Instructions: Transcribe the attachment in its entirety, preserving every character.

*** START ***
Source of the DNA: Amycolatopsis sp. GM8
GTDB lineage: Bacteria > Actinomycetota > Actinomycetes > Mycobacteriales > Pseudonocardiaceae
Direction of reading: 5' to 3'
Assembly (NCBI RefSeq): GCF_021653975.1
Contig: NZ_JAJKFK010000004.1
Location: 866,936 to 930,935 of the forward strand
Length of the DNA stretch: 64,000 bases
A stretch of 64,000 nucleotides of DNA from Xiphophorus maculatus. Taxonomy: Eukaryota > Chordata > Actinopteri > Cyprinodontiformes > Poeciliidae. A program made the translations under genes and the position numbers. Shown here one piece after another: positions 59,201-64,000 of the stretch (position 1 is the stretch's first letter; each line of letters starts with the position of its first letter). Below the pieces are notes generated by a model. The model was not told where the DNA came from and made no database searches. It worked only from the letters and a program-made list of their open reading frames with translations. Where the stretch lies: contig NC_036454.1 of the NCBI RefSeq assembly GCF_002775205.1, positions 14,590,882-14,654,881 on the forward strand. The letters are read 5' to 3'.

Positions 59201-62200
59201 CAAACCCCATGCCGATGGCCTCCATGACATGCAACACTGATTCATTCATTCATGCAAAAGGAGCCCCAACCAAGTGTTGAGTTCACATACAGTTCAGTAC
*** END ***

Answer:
Source of the DNA: Amycolatopsis sp. GM8
GTDB lineage: Bacteria > Actinomycetota > Actinomycetes > Mycobacteriales > Pseudonocardiaceae
Direction of reading: 5' to 3'
Assembly (NCBI RefSeq): GCF_021653975.1
Contig: NZ_JAJKFK010000004.1
Location: 866,936 to 930,935 of the forward strand
Length of the DNA stretch: 64,000 bases
A stretch of 64,000 nucleotides of DNA from Xiphophorus maculatus. Taxonomy: Eukaryota > Chordata > Actinopteri > Cyprinodontiformes > Poeciliidae. A program made the translations under genes and the position numbers. Shown here one piece after another: positions 59,201-64,000 of the stretch (position 1 is the stretch's first letter; each line of letters starts with the position of its first letter). Below the pieces are notes generated by a model. The model was not told where the DNA came from and made no database searches. It worked only from the letters and a program-made list of their open reading frames with translations. Where the stretch lies: contig NC_036454.1 of the NCBI RefSeq assembly GCF_002775205.1, positions 14,590,882-14,654,881 on the forward strand. The letters are read 5' to 3'.

Positions 59201-62200
59201 CAAACCCCATGCCGATGGCCTCCATGACATGCAACACTGATTCATTCATTCATGCAAAAGGAGCCCCAACCAAGTGTTGAGTTCACATACAGTTCAGTAC